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Killing Them Softly

by Kilian Melloy
Wednesday Mar 27, 2013
Killing Them Softly

New Zealand-born writer-director Andrew Dominick updates George V. Higgins' 1974 novel "Cogan's Trade" for a screen adaptation that bleeds style and breathes mood.

Dominick's film version is called "Killing Them Softly," and while setting and plot remain intact, Dominick drops the story into 2008 and the financial meltdown.

The national economy is going down in flames; so is that of Boston's seedy underworld, where a poker game robbery has scared off the clientele. Hit man Cogan (Brad Pitt) counsels killing Markey Trattman (Ray Liotta), a local gangster who, years before, had robbed one of his own games. Markey's not guilty this time, but Economics 101 dictates that confidence boosts commerce: Trattman's death will get the games going and the money flowing once again. The real culprits will also have to be quietly punished, of course, and the story's black comedy lies in the complications that arise as Cogan tries to tie up loose ends.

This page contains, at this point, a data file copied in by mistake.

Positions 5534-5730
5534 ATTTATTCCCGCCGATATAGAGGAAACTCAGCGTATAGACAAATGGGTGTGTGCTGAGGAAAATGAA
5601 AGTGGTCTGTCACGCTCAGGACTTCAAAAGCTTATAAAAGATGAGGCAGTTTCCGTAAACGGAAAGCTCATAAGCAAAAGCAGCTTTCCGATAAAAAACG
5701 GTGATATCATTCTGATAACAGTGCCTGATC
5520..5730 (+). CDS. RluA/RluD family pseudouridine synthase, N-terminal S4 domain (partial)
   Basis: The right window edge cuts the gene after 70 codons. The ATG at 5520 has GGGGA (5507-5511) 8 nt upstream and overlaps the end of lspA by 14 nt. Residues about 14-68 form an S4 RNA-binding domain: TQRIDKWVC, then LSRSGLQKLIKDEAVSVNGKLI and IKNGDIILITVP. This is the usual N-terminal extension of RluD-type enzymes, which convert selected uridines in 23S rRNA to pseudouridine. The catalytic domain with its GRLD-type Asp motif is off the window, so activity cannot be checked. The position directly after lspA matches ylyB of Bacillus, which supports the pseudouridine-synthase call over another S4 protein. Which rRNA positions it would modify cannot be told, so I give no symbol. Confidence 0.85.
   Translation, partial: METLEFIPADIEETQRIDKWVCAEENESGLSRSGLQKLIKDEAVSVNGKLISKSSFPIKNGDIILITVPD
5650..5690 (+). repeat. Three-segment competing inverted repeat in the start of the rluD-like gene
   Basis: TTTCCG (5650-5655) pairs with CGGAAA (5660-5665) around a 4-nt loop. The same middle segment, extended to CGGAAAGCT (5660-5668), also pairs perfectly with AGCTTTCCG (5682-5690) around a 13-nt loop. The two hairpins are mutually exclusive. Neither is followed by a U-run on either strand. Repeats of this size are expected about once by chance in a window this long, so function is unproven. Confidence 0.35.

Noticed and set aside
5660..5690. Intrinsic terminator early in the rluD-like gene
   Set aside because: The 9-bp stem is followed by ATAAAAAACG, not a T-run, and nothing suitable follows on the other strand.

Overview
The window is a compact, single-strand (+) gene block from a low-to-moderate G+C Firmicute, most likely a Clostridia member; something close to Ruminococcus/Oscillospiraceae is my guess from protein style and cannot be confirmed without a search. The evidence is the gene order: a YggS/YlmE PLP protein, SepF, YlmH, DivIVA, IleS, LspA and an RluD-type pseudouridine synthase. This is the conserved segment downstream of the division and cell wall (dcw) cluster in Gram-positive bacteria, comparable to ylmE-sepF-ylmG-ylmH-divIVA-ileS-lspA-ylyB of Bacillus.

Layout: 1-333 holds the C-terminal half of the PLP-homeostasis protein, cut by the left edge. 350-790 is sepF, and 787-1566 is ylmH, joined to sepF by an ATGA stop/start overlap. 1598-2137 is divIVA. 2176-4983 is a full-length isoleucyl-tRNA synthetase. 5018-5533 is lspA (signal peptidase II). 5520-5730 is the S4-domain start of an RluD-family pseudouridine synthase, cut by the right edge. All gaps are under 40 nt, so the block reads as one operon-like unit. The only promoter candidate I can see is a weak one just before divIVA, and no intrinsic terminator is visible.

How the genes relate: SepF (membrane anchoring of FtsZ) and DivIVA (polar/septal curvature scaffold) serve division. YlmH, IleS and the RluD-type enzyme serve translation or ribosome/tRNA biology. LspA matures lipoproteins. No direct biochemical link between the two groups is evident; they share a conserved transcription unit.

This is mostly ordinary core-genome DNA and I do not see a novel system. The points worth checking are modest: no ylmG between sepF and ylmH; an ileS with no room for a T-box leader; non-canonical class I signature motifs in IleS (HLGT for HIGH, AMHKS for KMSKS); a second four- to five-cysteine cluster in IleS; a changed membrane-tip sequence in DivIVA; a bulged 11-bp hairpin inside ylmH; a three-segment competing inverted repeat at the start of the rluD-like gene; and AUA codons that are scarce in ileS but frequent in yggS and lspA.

Like Elmore Leonard or Quentin Tarantino, Higgins (and Dominick) uses the scaffolding of illegal activity as a means for delving into the minds of his numbskull characters. Their banal-but-funny dialogue reveals simple ambitions (sex and status) they can't get legitimately. Cogan, smart and ethical in his way, seems like a Nobel laureate in comparison.

The DVD release offers a handful of deleted scenes and a featurette in which Dominick talks about how the story's basic premise resonated with the Great Recession. Recurring audio of the 2008's election speeches press the point a little too much, but it's a lovely use of serendipity. Buy this DVD and file it next to "Pulp Fiction" and "Get Shorty."

"Killing Them Softly"

Kilian Melloy serves as EDGE Media Network's Assistant Arts Editor. He also reviews theater for WBUR. His professional memberships include the National Lesbian & Gay Journalists Association, the Boston Online Film Critics Association, The Gay and Lesbian Entertainment Critics Association, and the Boston Theater Critics Association's Elliot Norton Awards Committee.


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